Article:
Night and the City (1950)
Richard Widmark plays Harry Fabian, an American hustler living in London, where he regularly hits up his girlfriend, Mary Bristol (Gene Tierney), for cash to pay off loan sharks and invest in unpromising schemes. He also practices minor-league scams on behalf of a nightclub called the Silver Fox, where Mary is a singer employed by the joint's owners, Phil Nosseross (Francis L. Sullivan) and his wife, Helen (Googie Withers). A chance encounter links Harry up with an aging Greek man named Gregorius, who was once a champion wrestler in the classic Greco-Roman mode. Gregorius's son, Kristo, is a leading promoter of new-style professional wrestling, which his father hates because it's all show biz and fakery. Talking with Gregorius gives Harry his latest get-rich-quick idea. With the old Greek as his partner, he'll fill a gap in the sporting scene by producing Greco-Roman wrestling matches in London.
Needing funds to get the enterprise going, Harry approaches Phil, who laughs him out of the room. Others also refuse, either because they don't take Harry seriously or because they're afraid of competing with Kristo, who's ruthless and deadly. In a sudden surprise, Helen tricks Phil into promising half of the money Harry needs if Harry can put up a matching amount, and she herself slips Harry the rest. In return for this favor, she wants Harry to wrangle her a license that will let her leave Phil and open a pub. Harry agrees, even though he knows he can't deliver, and then leaps enthusiastically into his new profession of wrestling promoter. But the odds are totally against him. Kristo will kill him if he hurts his old Greek father. Phil suspects that Harry is having an affair with Helen - he is, of course - and secretly plots to destroy him. To accomplish this, Phil hoodwinks Harry into arranging a match between Gregorius's protégé, a Greco-Roman wrestler called Nikolas of Athens, and the Strangler, a well-known attraction on the new-style wrestling circuit. Catastrophe follows.
Film noir always involves deceit, treachery, and betrayal, but Night and the City stands out for the sheer magnitude of those bad behaviors. Everyone has it in for everyone, except innocent Mary and her protective neighbor, Adam Dunn, and those two are minor characters. It's a riveting story, and its ubiquitous hypocrisy and backstabbing make it a grimly appropriate metaphor for what the Hollywood industry was going through when it was made. Dassin didn't go on the blacklist until 1950, but he and Twentieth Century Fox boss Darryl F. Zanuck saw the handwriting on the wall. Zanuck reacted by assigning Dassin to direct Night and the City, which was slated for shooting in London because certain studio funds had to be used in Britain or forfeited. Zanuck also hoped Dassin would duplicate the success of his earlier noir The Naked City, which had scored a smash hit for Universal in 1948.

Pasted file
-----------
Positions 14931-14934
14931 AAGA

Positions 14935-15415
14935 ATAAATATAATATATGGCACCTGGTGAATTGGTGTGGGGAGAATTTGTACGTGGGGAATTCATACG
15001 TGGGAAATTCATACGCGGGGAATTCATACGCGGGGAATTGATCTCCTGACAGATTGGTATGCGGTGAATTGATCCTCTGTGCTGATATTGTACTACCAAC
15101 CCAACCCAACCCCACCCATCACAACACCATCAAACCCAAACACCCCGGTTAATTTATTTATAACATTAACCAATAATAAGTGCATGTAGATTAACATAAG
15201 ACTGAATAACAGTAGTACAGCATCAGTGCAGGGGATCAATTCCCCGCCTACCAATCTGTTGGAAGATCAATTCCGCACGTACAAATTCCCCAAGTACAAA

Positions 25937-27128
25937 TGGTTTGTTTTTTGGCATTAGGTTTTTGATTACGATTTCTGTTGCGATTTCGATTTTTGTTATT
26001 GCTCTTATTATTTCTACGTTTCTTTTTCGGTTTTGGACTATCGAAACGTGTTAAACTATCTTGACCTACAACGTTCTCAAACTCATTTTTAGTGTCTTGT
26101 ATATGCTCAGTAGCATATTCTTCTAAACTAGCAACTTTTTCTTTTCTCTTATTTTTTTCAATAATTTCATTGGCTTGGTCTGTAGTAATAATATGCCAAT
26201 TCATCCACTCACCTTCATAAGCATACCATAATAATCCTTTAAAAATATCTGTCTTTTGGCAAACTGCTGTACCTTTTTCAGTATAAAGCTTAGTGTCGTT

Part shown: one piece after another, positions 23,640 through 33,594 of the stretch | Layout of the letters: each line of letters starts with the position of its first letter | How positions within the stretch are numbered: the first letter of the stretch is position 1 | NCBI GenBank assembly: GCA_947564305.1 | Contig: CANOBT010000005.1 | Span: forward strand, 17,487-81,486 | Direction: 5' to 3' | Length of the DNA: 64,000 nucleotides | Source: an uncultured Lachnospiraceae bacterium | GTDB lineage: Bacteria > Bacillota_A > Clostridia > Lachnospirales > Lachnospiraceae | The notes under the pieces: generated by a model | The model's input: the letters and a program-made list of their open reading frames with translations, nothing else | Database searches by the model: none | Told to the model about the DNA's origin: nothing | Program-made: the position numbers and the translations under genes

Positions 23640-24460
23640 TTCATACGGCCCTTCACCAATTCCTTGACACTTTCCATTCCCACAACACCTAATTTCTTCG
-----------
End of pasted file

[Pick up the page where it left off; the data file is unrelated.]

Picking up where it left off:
Night and the City originated as a novel by Gerald Kersh, which producer Charles K. Feldman purchased in 1946, expecting Jacques Tourneur to direct the adaptation. Fox bought the rights from Feldman in 1949 and hired Jo Eisinger to polish the script that he and several others had drafted. Dassin was so anxious about the ticking clock that he didn't take time to read the novel; when he did eventually get around to it, he said later, he found the story quite different from what he expected. Shooting took place on fifty-four outdoor locations and only fourteen studio sets, a strategy that pays off handsomely in local color and atmosphere. The crowning achievement of cinematographer Max Greene is the frantic climax, which required outdoor light that was available for only an hour each morning. Dassin felt the scene's intensity would suffer if he stretched the shooting over several days, so he and Greene arranged to film it in one or two sessions with no fewer than six cameras. The result is a tour de force of high-energy cinema.